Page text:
Let’s start with a quick quiz. When would you believe a project is completed?
- When the goal is hit.
- When it blows up.
- When the due date for project has passed.
- When the team loses focus on it.
If you are going with “none of the above” then you are on the right path. Projects have deadlines and how much is accomplished (or not) depends on these factors. As a leader we need to realize though a project may have its action items checked off the completed list in many cases a project isn’t completed until some scrutiny is put on it. Did this project hit the goals? What do those outcomes mean for future work? What unexpected barriers were encountered? Each project, big or small, can be a teachable moment regardless of the level of success of its action items. In fact, it really can’t be considered completed until some evaluation has been put upon it.
Executing a successful evaluation, or a post mortem as they are called, is a key skill for anyone who wants to lead.
In the previous post we examined five steps to begin a project. Executing a successful evaluation, or a post mortem as they are called, is a key skill for anyone who wants to lead. You can demonstrate value to your organization when you can communicate succinctly what was learned and what might be applied. Successfully doing this is limited to the quality of information you can mine from the project team so you want to create an environment that allows for well-developed thoughts to be presented and shared. These five simple steps can set your team up for this.
Step 1: The Need for Speed
Remember basic physics? Anyone? Anyone? Before you check out because you think this is going down a rabbit hole there is a principle to be applied here. Simplifying a complex law of science the process of entropy is the word for the dynamic that minimizes potential. Think of a mug of hot coffee sitting at room temperature. Does it stay hot? No. It loses the potential to stay hot as time passes. The same dynamic takes place with your team. As days pass what they remember about the project dissipates. In fact, some research is now demonstrating our mind can only work about four items at once. As days and weeks go by the focus will move to more urgent matters and they will begin to lose sight of what went well and what were pain points. You want to schedule a time for project evaluation very soon after the work of the project has wrapped up.
It would be easy to think a large group gives you more data. The opposite is true.
Step 2: Set the Environment
There are two larger considerations here. First, is a conference room or a meeting room conducive to good thinking and is it far enough from the distractions that could interrupt the meeting? Sometimes it is but sometimes you need to change the environment to get people engaged. Second, bigger is not better. It would be easy to think a large group gives you more data. The opposite is true. A small group of invited people strategically connected to the project will give you the best data. That doesn’t mean you can’t invite certain people in for short segments to give insights on particular aspects but overall a small group who have the deepest view on the overall project is preferable.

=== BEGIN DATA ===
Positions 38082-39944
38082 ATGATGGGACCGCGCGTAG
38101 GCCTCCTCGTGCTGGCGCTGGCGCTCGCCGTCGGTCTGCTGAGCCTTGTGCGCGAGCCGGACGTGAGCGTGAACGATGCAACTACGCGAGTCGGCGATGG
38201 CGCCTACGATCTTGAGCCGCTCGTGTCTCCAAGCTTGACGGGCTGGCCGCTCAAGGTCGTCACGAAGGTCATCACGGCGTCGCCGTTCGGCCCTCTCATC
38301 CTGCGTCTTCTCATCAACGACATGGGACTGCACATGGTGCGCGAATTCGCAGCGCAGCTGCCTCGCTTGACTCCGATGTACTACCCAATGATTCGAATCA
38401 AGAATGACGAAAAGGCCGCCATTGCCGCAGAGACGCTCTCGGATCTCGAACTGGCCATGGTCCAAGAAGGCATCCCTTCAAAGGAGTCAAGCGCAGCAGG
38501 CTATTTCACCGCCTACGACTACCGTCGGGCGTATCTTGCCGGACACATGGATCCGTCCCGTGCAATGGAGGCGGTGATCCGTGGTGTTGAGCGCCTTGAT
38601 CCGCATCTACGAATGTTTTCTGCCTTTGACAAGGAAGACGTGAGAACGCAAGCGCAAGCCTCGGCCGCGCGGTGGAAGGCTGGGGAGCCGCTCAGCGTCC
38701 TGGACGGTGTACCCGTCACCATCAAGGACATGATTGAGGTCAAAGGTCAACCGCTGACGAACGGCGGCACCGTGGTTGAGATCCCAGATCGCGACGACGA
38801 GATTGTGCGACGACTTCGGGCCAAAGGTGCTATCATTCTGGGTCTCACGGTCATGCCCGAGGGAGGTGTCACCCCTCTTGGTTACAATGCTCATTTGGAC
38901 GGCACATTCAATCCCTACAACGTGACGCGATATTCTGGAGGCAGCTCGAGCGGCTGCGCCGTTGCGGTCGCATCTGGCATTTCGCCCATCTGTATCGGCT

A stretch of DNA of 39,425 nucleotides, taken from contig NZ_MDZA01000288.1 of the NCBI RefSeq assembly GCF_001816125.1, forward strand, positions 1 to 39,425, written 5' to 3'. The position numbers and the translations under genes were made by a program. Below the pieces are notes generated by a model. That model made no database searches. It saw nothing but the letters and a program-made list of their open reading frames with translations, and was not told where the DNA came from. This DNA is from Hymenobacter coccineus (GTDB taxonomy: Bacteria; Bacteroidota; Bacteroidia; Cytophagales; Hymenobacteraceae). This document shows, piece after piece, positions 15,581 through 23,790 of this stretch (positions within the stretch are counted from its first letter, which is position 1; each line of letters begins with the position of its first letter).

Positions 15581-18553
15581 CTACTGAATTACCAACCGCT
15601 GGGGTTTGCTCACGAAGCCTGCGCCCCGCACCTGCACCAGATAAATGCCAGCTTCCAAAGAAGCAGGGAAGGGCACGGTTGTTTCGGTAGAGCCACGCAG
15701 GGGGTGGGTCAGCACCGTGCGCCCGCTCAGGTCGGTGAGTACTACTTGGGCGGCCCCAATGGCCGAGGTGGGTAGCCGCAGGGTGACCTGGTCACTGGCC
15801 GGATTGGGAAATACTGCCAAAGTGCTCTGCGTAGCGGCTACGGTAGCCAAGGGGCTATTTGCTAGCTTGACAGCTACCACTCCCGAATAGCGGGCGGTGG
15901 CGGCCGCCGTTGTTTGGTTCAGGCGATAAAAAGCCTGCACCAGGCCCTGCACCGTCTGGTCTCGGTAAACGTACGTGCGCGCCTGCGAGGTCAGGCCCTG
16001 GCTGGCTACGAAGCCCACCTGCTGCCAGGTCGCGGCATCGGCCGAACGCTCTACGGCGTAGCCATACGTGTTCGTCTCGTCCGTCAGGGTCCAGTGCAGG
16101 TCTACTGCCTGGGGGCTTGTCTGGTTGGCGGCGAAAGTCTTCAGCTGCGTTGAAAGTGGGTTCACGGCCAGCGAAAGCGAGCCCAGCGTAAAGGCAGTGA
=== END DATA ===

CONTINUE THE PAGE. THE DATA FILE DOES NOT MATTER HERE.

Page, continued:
Step 3: Setting the Group Up for Success
You can expect to get quality input from your group by how well you set them up. Everyone processes and shares information in different ways. Some team members will benefit from knowing the exact agenda and what is going to be asked of them. Send the team the agenda beforehand with assignments on which they can do some pre-work so that everyone is ready to go when the meeting begins.
Step 4: Assign Roles Beforehand
Seek to facilitate the meeting but don’t take responsibility for sharing the information that is being processed. Some team members may see bias in this and that you are trying to control the message. Organize the meeting and send out specific leadership assignments to the appropriate team members beforehand. Then let the meeting flow naturally from the agenda. It’s OK to ask critical questions but weight them carefully making sure that by a question you haven’t shut down input others might share. File away questions that may have this type of risk and follow-up with individuals later if you want to lower the risk of team members feeling they can’t honestly share.
Gleaning valuable information can change the perception of a project that may not have gone well to one viewed favorably due to what was learned.
Step 5: Use What Is Learned to Teach the Organization
This is the ultimate value of a good post mortem. What of value that has been learned can be shared with other areas of work? How has this project been a case study for the organization? Has it pointed out flaws in processes? Has it pointed out frustrations that keep team members from being productive? Most projects are full of applications for other areas of work.
Taking these steps will wrap up a big project or task well. Gleaning valuable information can change the perception of a project that may not have gone well to one viewed favorably due to what was learned. Leaders must always be looking for ways to increase efficiencies and for ways to do things better and a successful post-project evaluation can pay big results toward this.